After a selloff in the beginning of 2016, aluminum prices soared sharply by 16% in the last seven months, supported by disequilibrium in demand and supply dynamics, thanks to strong production cuts from major producers after the recent selloff and expected capacity cuts from China. Traders’ sentiments were also bolstered by Trump’s aggressive expansion plan.
Moreover, a strong growth in auto and construction industry, which consumes almost 40% and 20% of global production, is likely to improve aluminum demand. Global auto and construction industry is expected to grow at a double-digit rate this year, while analysts expect aluminum demand to increase around 6.2% in FY17.
China, the globe’s largest producer and consumer, has also been making positive moves to strengthen aluminum fundamentals. For instance, Chinese auto sector is expected to grow at a stronger rate this year, which consumes almost half of China’s overall aluminum demand. Last year, passenger car sales in China increased 15% to 24.4 million.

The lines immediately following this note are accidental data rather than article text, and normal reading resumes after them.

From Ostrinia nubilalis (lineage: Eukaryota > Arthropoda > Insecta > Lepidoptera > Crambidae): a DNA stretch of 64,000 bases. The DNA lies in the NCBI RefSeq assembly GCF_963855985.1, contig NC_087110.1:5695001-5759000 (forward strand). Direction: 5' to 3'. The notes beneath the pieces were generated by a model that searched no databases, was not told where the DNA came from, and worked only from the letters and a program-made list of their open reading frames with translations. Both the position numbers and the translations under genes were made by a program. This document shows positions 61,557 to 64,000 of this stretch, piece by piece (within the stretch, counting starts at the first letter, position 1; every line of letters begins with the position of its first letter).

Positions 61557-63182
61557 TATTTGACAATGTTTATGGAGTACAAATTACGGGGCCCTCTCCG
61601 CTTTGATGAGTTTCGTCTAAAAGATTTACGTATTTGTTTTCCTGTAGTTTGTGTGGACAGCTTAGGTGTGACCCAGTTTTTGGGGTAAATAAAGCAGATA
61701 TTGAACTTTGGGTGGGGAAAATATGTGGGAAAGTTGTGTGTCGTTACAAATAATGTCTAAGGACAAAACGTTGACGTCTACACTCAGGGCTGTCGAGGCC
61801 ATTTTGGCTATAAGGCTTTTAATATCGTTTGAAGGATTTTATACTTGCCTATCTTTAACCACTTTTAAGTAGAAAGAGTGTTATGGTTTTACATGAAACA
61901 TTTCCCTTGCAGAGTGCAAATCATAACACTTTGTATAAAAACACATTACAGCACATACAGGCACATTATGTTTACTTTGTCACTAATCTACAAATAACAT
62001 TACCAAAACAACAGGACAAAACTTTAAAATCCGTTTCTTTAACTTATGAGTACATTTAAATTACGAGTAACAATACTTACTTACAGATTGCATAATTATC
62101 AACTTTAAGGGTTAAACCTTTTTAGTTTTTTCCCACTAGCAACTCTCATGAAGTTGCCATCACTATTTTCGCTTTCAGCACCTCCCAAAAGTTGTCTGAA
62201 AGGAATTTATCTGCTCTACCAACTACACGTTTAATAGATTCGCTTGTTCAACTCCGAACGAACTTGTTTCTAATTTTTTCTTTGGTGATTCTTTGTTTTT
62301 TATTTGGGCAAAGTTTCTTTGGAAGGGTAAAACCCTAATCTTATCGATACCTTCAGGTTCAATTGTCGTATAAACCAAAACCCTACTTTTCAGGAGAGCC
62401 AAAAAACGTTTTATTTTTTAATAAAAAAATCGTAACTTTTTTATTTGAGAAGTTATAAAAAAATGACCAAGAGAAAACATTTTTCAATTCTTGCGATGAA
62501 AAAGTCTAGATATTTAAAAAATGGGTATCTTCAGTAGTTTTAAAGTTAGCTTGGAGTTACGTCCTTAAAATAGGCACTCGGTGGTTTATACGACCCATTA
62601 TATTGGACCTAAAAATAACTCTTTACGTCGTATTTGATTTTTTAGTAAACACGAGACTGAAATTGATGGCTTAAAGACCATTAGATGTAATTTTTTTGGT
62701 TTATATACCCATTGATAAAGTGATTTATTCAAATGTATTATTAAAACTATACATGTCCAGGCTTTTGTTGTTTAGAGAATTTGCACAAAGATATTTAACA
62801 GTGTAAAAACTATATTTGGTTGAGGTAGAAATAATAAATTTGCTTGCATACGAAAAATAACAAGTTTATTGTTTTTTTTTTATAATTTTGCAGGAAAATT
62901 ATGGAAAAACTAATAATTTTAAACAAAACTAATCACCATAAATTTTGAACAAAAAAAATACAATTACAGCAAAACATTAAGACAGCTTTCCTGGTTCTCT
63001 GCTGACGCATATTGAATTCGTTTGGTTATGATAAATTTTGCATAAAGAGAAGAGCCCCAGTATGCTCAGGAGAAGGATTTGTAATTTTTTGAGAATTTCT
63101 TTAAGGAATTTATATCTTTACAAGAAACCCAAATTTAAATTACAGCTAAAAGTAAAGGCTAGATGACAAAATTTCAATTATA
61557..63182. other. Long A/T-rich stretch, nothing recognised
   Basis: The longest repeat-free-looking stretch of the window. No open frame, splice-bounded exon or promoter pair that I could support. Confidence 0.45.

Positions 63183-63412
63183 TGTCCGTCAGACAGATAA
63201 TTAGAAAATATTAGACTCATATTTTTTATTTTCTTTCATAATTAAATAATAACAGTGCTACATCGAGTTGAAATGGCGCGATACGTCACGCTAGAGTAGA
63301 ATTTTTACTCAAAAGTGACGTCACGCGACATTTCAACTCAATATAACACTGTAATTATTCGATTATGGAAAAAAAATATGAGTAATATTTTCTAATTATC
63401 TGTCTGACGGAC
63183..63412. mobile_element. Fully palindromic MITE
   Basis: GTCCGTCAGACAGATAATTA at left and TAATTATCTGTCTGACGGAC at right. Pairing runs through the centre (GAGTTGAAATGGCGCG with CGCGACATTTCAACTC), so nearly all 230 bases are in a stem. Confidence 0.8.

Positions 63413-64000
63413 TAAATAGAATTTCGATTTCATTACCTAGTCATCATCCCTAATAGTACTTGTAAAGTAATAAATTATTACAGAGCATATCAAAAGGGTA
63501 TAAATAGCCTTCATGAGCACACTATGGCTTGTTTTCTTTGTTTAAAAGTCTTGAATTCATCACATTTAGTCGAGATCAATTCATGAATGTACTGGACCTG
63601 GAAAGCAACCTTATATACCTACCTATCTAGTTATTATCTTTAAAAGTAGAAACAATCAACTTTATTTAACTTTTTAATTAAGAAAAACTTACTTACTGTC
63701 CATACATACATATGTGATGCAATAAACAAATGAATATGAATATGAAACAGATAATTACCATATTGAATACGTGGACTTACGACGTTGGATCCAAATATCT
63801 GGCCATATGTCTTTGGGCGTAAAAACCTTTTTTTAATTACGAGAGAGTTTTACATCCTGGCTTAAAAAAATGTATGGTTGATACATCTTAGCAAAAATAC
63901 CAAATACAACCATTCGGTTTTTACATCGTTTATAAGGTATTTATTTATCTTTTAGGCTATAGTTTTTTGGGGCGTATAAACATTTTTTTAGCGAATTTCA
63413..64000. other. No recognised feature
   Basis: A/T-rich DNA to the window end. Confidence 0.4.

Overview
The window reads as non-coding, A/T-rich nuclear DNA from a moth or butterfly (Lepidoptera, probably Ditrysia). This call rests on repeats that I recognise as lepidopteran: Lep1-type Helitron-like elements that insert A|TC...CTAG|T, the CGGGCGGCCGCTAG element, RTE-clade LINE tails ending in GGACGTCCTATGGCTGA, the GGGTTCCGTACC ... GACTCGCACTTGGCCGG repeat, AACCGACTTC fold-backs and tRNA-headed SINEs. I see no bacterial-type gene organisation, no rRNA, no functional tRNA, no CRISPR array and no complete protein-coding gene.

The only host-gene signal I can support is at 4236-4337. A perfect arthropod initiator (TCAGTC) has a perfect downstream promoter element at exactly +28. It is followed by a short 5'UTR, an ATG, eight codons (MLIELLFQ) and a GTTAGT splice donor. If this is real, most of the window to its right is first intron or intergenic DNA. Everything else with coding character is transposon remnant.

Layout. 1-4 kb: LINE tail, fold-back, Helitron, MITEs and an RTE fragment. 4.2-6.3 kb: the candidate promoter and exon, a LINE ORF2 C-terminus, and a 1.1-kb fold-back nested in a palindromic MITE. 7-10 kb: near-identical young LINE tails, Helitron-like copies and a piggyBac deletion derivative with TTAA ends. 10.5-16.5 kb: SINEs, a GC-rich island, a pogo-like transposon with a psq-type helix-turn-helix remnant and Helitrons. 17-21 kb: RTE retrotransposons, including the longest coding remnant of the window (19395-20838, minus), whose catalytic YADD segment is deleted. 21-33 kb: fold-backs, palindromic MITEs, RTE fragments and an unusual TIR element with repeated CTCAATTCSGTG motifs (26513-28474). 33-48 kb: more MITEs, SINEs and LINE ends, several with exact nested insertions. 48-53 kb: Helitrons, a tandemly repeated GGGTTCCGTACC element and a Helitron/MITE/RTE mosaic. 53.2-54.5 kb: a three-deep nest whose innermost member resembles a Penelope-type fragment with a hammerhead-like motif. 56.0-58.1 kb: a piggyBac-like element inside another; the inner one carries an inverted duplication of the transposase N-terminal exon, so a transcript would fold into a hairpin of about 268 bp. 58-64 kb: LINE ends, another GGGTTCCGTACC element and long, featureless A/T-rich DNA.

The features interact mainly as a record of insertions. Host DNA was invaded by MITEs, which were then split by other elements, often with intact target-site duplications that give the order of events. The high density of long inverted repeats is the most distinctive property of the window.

Overall, auto producers’ strategy to use aluminum products instead of steel will generate a sustainable growth in aluminum demand.
On the other hand, supply side also looks supportive. China, the largest producer, recently announced to curb their air pollution, which could significantly reduce their aluminum output. Analysts expect an almost 30% decline in the aluminum smelting capacity in China, thanks to their plan to curb air pollution.
“We’ve got the broader rally in commodities, which have been playing out for a while now. Specifically for aluminum there is talk about capacity cuts in China because of environmental concerns,” said Bernstein analyst Paul Gait. Benchmark aluminum prices settled almost 0.5% lower at $1,952 a ton in the latest session, just below its twenty-eight months high of $1,981.